My mother had an infuriating habit. She would come up with an idea and then ask around of people’s opinions until she found someone who agreed with her.
No matter how daft her plan was, and no matter how many people she asked until she found a supporter, she could only focus on the one supporter, not the legions of gentle opposition. So she did many foolish things. Coincidentally, she was also a founder member of UKIP, standing as the parliamentary candidate for St Ives in the 1997 election, as well as other, less important elections.
She died three years ago so is not part of the current Brexit debate. But as I look around at the current campaigns, I see her faults on a truly heroic scale. At a debate in my constituency a week or two back, a supporter of Brexit pointed out that 300 businessmen and women had said Britain would be better off outside the EU. I pointed out the thousands who, through trade organisations, letters to newspapers and surveys, had said they would prefer to remain. “What do they know?” came the heckle.
Michael Gove, one of the most intelligent people I have met, struggled to find one single world leader who supported Brexit, arguing that if the US were in our position, Obama would not be advocating a loss of control over his country. Oddly, Michael forgot to mention that Vladimir Putin had suggested Britain is better off alone. I wonder how that slipped his memory?
Indeed, the whole Vote Leave campaign has been told not once, but three times by the Office of National Statistics to stop using the claim of £350 million per week better off if we leave. Yet they still persist in arguing a lost cause on this figure. Gove stated again on Sky, that people don’t understand, that it is obvious that we pay the number over and that the rebate (abatement, as it is properly known) is at risk. He knows he is talking rubbish. The rebate is set in stone as a formula that can only be changed by unanimity of member states. Will the UK government say yes to a reduction? He also knows full well the rebate is not actually paid but is merely accounted for, the money being credited to our subsequent year accounts. He also knows we get a load more back by way of structure fund payments, direct grants and CAP payments. I guess it is unfair to knock his claim that we have more of a say on how it is spent if we leave, but in the interests of food security and as a promise to our farmers, should we leave and I am asked to vote to remove agricultural subsidies to pay for more NHS funding, I will go for food security (not that I wouldn’t like to spend more on the NHS if we could).
And on it goes. Clever ex City employees have suddenly, after being elected, had that part of their brain, that knew how to interpret economic forecasts, removed from active use. Suddenly they do not know how to interpret the Treasury forecast and can’t understand what a point forecast is. Most people can’t, to be fair, but honest politics is about informing the public how things work – not disinformation. Others completely ignore the plethora of forecasts from the LSE, Oxford Economics, the IMF, World Bank, OECD, private investment banks, the Treasury, citing just one forecaster, who has managed to construct a pro Brexit argument, as the only one who can possibly be right. Brexiteers struggle on saying the economists are all wrong anyway as they failed to predict the financial crises, completely ignoring one of the principles of economic forecasting that it is easier to predict long term trends than short term fluctuations.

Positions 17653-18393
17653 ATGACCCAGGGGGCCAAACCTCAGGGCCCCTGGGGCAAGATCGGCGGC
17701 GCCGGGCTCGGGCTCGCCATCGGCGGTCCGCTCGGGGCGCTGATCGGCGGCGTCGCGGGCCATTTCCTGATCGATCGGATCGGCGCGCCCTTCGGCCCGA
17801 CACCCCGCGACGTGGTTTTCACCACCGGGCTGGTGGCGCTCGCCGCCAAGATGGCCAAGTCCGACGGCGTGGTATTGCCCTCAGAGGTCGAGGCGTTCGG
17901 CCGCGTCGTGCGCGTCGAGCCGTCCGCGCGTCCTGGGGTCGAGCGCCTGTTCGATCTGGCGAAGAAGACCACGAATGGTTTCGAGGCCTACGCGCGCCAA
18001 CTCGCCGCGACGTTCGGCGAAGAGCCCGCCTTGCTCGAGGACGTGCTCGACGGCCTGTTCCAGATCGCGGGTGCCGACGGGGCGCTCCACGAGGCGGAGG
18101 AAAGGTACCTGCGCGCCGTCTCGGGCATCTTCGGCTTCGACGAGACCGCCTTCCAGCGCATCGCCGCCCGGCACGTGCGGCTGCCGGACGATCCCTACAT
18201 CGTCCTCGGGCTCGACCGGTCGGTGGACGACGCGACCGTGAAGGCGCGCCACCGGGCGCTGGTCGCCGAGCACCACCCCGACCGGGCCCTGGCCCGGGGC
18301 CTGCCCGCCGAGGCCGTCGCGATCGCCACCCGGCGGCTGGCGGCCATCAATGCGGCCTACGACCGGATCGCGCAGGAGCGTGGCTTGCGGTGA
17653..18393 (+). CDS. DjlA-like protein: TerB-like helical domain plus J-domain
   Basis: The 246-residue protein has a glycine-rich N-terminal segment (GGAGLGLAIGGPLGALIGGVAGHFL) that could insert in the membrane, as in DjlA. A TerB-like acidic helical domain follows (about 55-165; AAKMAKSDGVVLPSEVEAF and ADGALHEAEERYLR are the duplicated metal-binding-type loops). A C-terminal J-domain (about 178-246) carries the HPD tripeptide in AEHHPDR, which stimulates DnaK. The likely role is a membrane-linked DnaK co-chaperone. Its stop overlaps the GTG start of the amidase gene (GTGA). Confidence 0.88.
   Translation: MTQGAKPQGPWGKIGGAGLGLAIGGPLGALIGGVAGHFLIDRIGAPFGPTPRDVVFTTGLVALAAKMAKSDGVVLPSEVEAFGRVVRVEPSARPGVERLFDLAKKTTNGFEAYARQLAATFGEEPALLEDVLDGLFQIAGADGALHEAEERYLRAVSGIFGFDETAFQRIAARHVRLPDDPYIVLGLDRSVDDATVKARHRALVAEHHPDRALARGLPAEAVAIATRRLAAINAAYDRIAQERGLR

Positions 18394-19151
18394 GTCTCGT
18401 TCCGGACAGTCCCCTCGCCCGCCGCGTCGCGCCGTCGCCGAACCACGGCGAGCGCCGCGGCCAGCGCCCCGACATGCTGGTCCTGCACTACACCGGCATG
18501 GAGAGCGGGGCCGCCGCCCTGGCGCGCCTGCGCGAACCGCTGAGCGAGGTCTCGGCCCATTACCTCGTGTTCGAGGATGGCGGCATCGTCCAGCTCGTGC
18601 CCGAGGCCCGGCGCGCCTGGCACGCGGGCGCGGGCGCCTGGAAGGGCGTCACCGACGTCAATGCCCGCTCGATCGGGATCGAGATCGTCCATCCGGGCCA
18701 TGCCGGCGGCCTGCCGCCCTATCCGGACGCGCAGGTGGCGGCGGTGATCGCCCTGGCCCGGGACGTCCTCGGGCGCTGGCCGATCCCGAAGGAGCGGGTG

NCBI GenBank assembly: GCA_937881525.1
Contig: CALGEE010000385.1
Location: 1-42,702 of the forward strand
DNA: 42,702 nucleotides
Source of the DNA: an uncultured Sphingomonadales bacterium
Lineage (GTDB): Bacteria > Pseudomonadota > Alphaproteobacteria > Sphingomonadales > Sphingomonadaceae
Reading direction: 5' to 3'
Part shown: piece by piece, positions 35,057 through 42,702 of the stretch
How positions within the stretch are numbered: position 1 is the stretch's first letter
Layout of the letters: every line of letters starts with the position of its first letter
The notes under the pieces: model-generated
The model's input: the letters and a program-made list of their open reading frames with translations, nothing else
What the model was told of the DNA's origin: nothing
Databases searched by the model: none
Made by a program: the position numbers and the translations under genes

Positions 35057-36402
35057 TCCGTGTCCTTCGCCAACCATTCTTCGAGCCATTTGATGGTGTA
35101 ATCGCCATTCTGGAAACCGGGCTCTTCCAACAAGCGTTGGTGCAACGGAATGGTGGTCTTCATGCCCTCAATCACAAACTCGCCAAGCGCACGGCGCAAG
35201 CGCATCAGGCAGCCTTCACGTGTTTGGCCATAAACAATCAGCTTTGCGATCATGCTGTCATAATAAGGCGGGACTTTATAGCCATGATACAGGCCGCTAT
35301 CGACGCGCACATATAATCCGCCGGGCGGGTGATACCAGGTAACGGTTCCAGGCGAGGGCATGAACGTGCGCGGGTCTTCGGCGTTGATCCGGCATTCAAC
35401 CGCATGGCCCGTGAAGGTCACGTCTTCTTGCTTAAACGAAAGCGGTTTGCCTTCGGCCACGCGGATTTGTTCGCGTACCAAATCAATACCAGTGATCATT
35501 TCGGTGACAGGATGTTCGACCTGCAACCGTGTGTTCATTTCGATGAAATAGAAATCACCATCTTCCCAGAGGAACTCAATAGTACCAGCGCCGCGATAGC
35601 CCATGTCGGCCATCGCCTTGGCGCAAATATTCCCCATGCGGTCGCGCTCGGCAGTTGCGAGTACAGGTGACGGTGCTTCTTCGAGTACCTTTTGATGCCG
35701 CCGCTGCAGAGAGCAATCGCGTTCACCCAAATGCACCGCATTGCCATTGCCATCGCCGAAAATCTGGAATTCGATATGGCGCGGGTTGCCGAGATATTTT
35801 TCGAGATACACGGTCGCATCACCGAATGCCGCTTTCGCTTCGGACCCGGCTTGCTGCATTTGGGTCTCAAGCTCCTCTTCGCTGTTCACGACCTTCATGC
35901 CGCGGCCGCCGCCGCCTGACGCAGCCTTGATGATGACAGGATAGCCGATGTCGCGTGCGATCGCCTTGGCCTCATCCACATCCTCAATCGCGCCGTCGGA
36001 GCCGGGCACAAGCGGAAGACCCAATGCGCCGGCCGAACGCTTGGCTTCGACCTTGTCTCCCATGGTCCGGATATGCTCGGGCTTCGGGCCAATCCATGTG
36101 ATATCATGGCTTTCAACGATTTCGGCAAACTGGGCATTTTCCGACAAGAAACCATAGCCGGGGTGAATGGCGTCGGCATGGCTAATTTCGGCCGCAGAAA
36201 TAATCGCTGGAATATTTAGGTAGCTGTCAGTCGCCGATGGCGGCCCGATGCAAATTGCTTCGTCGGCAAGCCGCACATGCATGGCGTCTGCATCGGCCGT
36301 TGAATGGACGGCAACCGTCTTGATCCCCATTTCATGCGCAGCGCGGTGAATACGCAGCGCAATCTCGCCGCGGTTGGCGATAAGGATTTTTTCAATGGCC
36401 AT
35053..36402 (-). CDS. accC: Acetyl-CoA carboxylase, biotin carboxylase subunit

What this all points to is a clear separation between the Brexiteers and the Remainers that is more than just being on opposing sides of the argument. The remain camp, which would carry a substantial parliamentary majority if it came to a vote, looks at the issues with a clear head, a cold approach, an analytical bent that balances probabilities. My friends in the exit camp are passionate, enthused by a once in a lifetime opportunity to break the imagined shackles of a European super state. But in so doing, they have left rational thought behind. Were this a simple example of a parliamentary vote under our system of representational democracy, this wouldn’t matter. But it is not: it is a plebiscite and we have a population who are given the opportunity to have their own say on an incredibly important issue. I support the idea of an EU referendum, but having been looking at the whole issue of the EU for some time now, I know it is a ferociously complex issue. It is probably not possible for an individual to get their head around the whole subject, most of us choosing to specialise in one area or another. So if we in Parliament struggle to understand the whole issue – and it is our job to spend time studying it – how will the average person on the street get anywhere near forming a clear headed view when there is so much disinformation about?
My mother would be loving this. She would be sitting with her friends, watching the debates with earnest enthusiasm. “What does Obama know?” she would cry. “Vladimir Putin has our and the EU’s interests at heart. That Donald Trump really does know what he is talking about.” I loved her dearly, but that didn’t make her right.
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